Historical Thieves of the Tea World

In Sarah Rose’s For All the Tea in China, readers are introduced to Robert Fortune, a self-taught botanist hired by the British government to infiltrate China and retrieve tea seedlings and information in order to grow it in British India. One of the books Rose sources information from is The Great Tea Venture, and it’s here that I first started learning about other Robert Fortune-like figures in history.

This post will focus on general summaries of a few Tea Thieves through history (that is, figures who specifically stole or smuggled tea seeds, plants, information and workers from one country in order to start tea production in another country). I’d like to write full posts on each of them eventually. At the moment this list is short, and not exhaustive; I suspect I’ll find more in time. Not included here are figures such as the buddhist Eisai, who brought back tea seeds to Japan. Whether or not China approved of his actions, I guess, are lost to time.

I’d like to expand on a later date to cover figures such as Eisai and the monks before him, Kūkai and Saichō. Other interesting figures include the French missionaries who introduced large-scale tea production in Vietnam, and the rise of tea export in Taiwan following the Opium Wars (involving figures such as Ke Chao pre-Opium Wars, and John Todd post-Wars). And I’m sure there’s a story behind Russia’s tea-growing industry, but I have yet to find much in English.

A lot of this post was written based on google-autotranslated works and webpages, so I apologize in advance for misspellings, misinformation, and misunderstandings, and am open to any additional information or corrections.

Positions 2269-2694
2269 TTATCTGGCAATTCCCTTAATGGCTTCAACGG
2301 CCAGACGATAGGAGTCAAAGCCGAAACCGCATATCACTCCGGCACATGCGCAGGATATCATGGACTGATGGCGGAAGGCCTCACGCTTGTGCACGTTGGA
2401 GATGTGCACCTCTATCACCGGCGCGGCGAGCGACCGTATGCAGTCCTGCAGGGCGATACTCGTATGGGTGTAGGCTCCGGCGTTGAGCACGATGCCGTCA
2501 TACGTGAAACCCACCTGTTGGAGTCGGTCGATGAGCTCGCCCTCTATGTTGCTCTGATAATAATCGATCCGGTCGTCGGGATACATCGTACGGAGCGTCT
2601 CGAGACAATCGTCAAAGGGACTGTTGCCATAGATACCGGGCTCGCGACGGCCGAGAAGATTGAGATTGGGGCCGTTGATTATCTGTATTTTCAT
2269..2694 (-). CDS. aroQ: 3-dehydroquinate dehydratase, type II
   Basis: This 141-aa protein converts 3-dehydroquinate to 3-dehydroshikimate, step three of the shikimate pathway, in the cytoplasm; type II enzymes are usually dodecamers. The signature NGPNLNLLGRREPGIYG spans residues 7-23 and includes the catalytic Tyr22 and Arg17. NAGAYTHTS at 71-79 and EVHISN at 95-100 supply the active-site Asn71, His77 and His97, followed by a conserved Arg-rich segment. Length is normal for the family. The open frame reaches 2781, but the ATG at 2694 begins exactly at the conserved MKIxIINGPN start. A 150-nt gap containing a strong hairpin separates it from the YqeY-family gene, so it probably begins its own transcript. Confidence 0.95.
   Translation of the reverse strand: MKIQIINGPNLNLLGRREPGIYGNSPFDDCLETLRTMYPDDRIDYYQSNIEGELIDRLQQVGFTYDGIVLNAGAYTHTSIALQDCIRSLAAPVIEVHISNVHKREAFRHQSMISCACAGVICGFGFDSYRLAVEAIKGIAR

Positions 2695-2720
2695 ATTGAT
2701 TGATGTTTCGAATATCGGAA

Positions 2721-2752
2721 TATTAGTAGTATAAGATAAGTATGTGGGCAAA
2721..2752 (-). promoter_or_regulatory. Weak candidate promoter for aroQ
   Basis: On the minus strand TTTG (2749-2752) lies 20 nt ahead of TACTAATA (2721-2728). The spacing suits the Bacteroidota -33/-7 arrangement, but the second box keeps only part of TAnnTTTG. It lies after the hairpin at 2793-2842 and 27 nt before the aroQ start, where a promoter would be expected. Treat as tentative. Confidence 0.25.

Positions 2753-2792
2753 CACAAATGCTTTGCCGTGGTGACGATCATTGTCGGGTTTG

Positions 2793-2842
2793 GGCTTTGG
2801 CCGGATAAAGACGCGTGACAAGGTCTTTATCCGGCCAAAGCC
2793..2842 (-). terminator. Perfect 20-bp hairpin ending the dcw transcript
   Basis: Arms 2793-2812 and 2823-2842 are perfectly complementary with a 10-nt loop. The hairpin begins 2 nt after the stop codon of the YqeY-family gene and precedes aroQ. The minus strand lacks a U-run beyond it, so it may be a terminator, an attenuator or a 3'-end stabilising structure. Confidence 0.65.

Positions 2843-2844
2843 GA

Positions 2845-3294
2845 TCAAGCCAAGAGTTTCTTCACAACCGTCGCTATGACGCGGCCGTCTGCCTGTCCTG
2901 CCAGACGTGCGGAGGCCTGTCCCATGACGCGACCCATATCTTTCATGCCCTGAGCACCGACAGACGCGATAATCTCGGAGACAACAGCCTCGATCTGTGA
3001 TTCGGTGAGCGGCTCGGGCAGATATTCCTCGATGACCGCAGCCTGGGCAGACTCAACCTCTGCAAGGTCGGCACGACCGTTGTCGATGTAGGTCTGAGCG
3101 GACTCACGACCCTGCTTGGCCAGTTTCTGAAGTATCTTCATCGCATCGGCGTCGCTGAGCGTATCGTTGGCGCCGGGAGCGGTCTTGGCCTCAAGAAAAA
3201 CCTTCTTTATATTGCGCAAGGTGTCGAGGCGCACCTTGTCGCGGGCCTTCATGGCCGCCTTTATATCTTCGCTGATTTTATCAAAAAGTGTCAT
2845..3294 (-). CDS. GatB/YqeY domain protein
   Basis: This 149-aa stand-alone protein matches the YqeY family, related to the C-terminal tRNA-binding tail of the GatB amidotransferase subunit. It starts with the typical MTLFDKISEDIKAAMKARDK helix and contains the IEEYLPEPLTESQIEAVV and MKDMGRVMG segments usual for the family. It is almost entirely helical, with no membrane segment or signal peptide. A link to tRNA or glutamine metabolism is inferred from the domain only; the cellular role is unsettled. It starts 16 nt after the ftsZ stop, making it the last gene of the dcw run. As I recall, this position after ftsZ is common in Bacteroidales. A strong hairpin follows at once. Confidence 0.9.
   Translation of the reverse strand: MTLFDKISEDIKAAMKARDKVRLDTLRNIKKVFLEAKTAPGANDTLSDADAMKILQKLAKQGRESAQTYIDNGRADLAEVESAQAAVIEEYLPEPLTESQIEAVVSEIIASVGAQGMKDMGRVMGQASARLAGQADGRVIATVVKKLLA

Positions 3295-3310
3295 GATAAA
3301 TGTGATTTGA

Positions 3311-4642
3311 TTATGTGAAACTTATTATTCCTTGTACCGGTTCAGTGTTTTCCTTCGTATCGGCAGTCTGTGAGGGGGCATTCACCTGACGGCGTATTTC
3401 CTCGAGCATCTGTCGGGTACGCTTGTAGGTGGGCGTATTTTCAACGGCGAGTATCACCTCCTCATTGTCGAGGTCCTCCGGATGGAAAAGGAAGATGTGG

Robert Fortune

Robert Fortune

“How England stole the world’s favourite drink and changed history.” Robert Fortune is a well-established figure most people learn about pretty early on when looking into tea.  Sarah Rose does a pretty good job covering his history, although filling in some of the blanks with conjecture. On top of that, Robert Fortune wrote his own books on his experiences in China.

Born in Scotland, 1813, Fortune was a self-trained botanist that came under the employ of the Edinburgh Botanical Garden and later the Royal Horticultural Society. He was known to have traveled to China for botanical specimens prior to his more famous trips, and at the behest of the East India Company, he trekked again into China’s interior to illegally procure live tea specimens, knowledge, and workmen. The end goal was to grow and manufacture tea in British India.

He also made trips to Taiwan and Japan to further collect different plants, and has lent his name to many botanical classifications and forewords, as well as written and published five of his own works detailing his travels.

Like Jacobson, he clashed with his superiors a number of times concerning credit and proper treatment of the collected specimens. Sarah Rose includes a number of his correspondents, which are rife with snippy, Victorian passive aggressiveness.

His own publications are worth a read, and easy to obtain as they’re in the public domain.

Jacobus Jacobson